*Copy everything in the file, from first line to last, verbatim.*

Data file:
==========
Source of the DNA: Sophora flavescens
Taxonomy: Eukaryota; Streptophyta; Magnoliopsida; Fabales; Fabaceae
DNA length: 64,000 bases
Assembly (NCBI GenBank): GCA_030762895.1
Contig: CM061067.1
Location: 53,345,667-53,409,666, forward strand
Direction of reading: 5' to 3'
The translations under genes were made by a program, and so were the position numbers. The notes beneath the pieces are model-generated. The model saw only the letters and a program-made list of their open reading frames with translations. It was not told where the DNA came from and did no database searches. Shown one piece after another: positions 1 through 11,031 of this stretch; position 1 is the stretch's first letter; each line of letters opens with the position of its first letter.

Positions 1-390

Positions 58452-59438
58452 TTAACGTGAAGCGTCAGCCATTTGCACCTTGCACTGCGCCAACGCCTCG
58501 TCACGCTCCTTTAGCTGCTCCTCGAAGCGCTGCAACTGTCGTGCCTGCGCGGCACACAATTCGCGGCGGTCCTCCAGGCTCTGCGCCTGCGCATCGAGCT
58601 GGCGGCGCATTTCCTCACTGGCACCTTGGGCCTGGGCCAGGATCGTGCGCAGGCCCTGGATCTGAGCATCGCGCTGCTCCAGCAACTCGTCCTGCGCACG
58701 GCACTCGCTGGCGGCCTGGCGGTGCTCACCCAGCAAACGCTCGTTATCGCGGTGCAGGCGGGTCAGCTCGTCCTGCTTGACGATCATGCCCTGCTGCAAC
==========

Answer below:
Source of the DNA: Sophora flavescens
Taxonomy: Eukaryota; Streptophyta; Magnoliopsida; Fabales; Fabaceae
DNA length: 64,000 bases
Assembly (NCBI GenBank): GCA_030762895.1
Contig: CM061067.1
Location: 53,345,667-53,409,666, forward strand
Direction of reading: 5' to 3'
The translations under genes were made by a program, and so were the position numbers. The notes beneath the pieces are model-generated. The model saw only the letters and a program-made list of their open reading frames with translations. It was not told where the DNA came from and did no database searches. Shown one piece after another: positions 1 through 11,031 of this stretch; position 1 is the stretch's first letter; each line of letters opens with the position of its first letter.

Positions 1-390

Positions 58452-59438
58452 TTAACGTGAAGCGTCAGCCATTTGCACCTTGCACTGCGCCAACGCCTCG
58501 TCACGCTCCTTTAGCTGCTCCTCGAAGCGCTGCAACTGTCGTGCCTGCGCGGCACACAATTCGCGGCGGTCCTCCAGGCTCTGCGCCTGCGCATCGAGCT
58601 GGCGGCGCATTTCCTCACTGGCACCTTGGGCCTGGGCCAGGATCGTGCGCAGGCCCTGGATCTGAGCATCGCGCTGCTCCAGCAACTCGTCCTGCGCACG
58701 GCACTCGCTGGCGGCCTGGCGGTGCTCACCCAGCAAACGCTCGTTATCGCGGTGCAGGCGGGTCAGCTCGTCCTGCTTGACGATCATGCCCTGCTGCAAC